Neither these nor previous studies have been able to identify whether the reason for the excess risk of low birth weight and birth defects is related to the underlying infertility itself or to the procedures and drugs used to overcome it.

To many advocates of assisted reproduction, the results of these studies aren't necessarily frightening, but reassuring. They look at them and celebrate that more than 90% of IVF babies are born healthy. But regardless of the interpretation of the numbers, couples looking for help with fertility should consider these risks.

May 2002 Update

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Shapely Sperm and Fertility

The shape of a man's sperm is the best gauge of fertility, according to a recent study in The New England Journal of Medicine.

Researchers from the National Cooperative Reproductive Medicine Network have found the best sperm structure is an oval head and long straight tail. Unusually shaped sperm — those with very large or small heads, or tails with twists and coils — were not able to fertilize the egg. The World Health Organization (WHO) publishes standards of normal semen measurements, but the guidelines on the quantity of quality semen indicative of fertility have varied throughout the years and have not proved themselves in thorough testing.

The men in the study were more likely to be infertile if fewer than 9 percent of their sperm were well shaped, while they were most likely to be fertile if more than 12 percent of their sperm looked normal.

While there is no surefire way to diagnose fertility, these findings on well-shaped sperm could help standardize the WHO's criteria.
December 2001 Update

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Hormone Level Best Predictor of Drug Success in Treating Ectopic Pregnancy

The prevalence of ectopic pregnancies has risen sharply since the 1970s. Some women are at increased risk for an ectopic pregnancy — for example, women who smoke, or have had prior pelvic surgery, or have used an IUD in the past, and those with a history of infertility. An ectopic pregnancy occurs when an embryo starts to develop outside the uterus, usually in a fallopian tube. This quirk of nature is difficult. The embryos are rarely normal, and it is impossible for the pregnancy to continue. This situation also threatens a woman's health. If an ectopic pregnancy goes undetected, the fallopian tube could rupture and the woman could suffer severe internal bleeding. If it is not detected early enough, there can be damage to the woman's reproductive organs that can compromise her fertility. Symptoms of an ectopic pregnancy may include vaginal bleeding, sharp abdominal cramps, or pains on one side; however, ectopic pregnancy can be painless or associated with only mild cramps.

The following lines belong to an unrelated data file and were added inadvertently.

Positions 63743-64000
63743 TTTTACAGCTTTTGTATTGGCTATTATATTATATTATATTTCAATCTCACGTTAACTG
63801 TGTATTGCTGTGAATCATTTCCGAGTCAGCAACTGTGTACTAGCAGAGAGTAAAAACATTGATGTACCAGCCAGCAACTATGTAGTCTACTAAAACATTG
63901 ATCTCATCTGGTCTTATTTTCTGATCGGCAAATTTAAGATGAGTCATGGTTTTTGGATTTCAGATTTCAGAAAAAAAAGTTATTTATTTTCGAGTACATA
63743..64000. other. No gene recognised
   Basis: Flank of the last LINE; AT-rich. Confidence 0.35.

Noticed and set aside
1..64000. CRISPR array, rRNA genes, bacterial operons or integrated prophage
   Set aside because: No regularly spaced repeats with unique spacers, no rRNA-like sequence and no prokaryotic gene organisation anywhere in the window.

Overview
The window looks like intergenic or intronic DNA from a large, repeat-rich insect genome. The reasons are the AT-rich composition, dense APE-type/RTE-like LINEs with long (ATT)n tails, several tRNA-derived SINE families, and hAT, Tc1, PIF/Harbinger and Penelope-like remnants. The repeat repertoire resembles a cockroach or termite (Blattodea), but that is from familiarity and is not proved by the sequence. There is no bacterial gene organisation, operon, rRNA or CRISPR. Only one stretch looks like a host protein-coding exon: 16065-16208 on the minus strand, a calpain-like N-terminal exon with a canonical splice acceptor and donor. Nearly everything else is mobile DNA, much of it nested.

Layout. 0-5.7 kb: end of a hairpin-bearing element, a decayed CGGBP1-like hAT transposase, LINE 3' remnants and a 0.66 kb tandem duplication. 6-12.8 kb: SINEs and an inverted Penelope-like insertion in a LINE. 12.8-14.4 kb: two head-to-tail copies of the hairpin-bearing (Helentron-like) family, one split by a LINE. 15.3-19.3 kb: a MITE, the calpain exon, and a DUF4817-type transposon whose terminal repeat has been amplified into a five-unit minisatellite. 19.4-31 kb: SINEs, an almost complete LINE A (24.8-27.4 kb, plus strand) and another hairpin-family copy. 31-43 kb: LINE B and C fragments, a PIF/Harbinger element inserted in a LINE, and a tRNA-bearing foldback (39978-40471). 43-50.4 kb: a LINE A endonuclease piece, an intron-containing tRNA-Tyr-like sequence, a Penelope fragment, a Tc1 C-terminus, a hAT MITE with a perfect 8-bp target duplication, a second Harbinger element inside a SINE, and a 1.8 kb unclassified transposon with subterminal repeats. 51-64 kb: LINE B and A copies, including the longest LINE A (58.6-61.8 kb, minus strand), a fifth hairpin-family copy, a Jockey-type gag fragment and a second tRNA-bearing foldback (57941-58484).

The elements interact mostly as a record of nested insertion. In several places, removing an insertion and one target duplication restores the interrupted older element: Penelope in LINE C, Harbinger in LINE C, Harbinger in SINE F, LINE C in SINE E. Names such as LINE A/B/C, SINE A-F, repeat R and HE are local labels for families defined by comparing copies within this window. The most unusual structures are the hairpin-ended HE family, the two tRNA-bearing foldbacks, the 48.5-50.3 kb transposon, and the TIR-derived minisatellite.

An ectopic pregnancy is generally treated with surgery, which is invasive and carries certain risks. Another approach is the use of a drug called methotrexate. Methotrexate is traditionally used as part of cancer therapy because it obstructs the metabolism of rapidly growing cells. In the case of an ectopic pregnancy, the drug prevents embryonic cells from multiplying. While there are clear advantages to medical treatment of an ectopic pregnancy (no surgical risks, faster recovery time, and possibly better preservation of fertility), it isn't always effective and sometimes surgery is required.

Researchers from the University of Tennessee, Memphis, recently did a study to determine what factors might help predict whether methotrexate treatment will be successful. They monitored 350 women with ectopic pregnancies who were given the drug; 320 of the women were treated successfully. After comparing various factors, such as the size of the embryo and the presence of fluid in the abdominal cavity, the researchers determined that the level of a hormone produced during pregnancy was the single most important factor in determining whether drug treatment would be successful. The hormone, called human chorionic gonadotropin (HCG), is produced by the placenta and helps ensure the production of progesterone, thus preserving the pregnancy. (It is the hormone measured in home pregnancy tests.) High levels of the hormone suggest an embryo that is still developing and growing. Methotrexate treatment was more successful in women whose HCG levels were 15,000 or less. It is important to keep in mind that the women in this study had very early ectopic pregnancies and no signs of internal bleeding.